UNITED NATIONS (AP) — Monaco’s Prince Albert II, a life-long environmental campaigner, has a message for President Donald Trump after his withdrawal from the Paris climate accord: Listen “a little more carefully” to scientists and scientific evidence on the impact of climate change.

The ruler of the tiny city-state on the Mediterranean Sea told reporters Wednesday that if he met the U.S. leader he would also tell him to “look at the tremendous implications that go along with having the U.S. withdraw from the Paris agreement.”

Albert, son of the late Prince Rainier and American actress Grace Kelly, said that while Trump’s withdrawal “is catastrophic,” the reaction from U.S. mayors, governors and many in the corporate world has been “wonderful.”

“So I think there’ll be a tremendous movement to … keep the fight against climate change alive around the world and in this country,” he said.

Albert noted that it will be at least three years before the United States can withdraw from the Paris agreement, which aims to reduce carbon emissions and keep global warming below 2 degrees Celsius (3.6 degrees Fahrenheit) compared with pre-industrial times.

“So there might still be hope,” he said. “I think everybody’s crossing their fingers for that – that there might be a reversal of that decision.”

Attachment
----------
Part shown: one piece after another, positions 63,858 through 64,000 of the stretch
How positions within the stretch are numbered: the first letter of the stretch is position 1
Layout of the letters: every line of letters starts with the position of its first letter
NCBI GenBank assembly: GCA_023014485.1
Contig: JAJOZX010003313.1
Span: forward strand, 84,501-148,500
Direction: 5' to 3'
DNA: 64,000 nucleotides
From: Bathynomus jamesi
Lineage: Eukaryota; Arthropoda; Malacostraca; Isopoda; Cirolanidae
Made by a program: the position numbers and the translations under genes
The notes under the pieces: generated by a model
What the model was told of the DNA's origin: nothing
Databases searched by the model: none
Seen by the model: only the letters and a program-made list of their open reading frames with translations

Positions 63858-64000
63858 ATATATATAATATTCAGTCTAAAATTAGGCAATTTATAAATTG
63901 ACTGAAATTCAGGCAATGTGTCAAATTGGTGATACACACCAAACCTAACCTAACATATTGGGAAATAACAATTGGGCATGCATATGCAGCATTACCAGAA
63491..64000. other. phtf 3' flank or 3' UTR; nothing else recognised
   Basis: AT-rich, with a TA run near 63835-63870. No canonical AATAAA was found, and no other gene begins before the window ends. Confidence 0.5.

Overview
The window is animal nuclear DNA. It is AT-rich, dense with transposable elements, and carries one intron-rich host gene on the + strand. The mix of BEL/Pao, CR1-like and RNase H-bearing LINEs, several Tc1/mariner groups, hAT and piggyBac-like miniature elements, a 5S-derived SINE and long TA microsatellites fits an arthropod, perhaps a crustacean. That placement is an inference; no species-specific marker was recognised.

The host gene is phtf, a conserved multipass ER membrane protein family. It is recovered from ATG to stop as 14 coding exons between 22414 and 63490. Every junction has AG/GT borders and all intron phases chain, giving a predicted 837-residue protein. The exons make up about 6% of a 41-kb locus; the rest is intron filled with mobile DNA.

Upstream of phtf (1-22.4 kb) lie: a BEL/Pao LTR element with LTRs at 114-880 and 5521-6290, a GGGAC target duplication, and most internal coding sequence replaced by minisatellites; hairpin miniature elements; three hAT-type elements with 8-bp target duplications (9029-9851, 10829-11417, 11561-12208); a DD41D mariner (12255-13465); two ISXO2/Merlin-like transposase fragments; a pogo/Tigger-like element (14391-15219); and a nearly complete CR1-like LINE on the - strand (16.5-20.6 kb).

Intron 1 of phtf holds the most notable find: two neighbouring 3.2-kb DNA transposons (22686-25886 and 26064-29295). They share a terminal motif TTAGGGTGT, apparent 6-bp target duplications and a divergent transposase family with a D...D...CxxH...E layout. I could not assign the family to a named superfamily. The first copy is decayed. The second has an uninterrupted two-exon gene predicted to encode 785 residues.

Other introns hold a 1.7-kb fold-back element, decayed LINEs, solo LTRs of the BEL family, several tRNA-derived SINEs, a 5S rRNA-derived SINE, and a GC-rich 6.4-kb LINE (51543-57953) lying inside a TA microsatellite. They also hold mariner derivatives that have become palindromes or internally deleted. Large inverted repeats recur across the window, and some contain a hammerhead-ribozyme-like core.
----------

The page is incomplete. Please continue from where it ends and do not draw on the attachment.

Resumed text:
Even without the United States, the global movement to combat climate change remains strong, Albert said.

“We’re not doing this just for ourselves, not for now, but for future generations, and I think that should resonate in most people’s minds and hearts,” he said.

Albert spoke at the first-ever U.N. conference on oceans and announced that Monaco Explorations will send the transoceanic exploration vessel Yersin on a three-year trip starting in July with scientific teams to conduct research in nine remote locations. The 250-foot ship with six laboratories has technology to prevent any waste entering the sea or the atmosphere.

Monaco faces the sea, Albert said, and that’s why its rulers have always worked to protect the oceans.

“More than anything else, they are suffering from our ignorance and our indifference,” he said.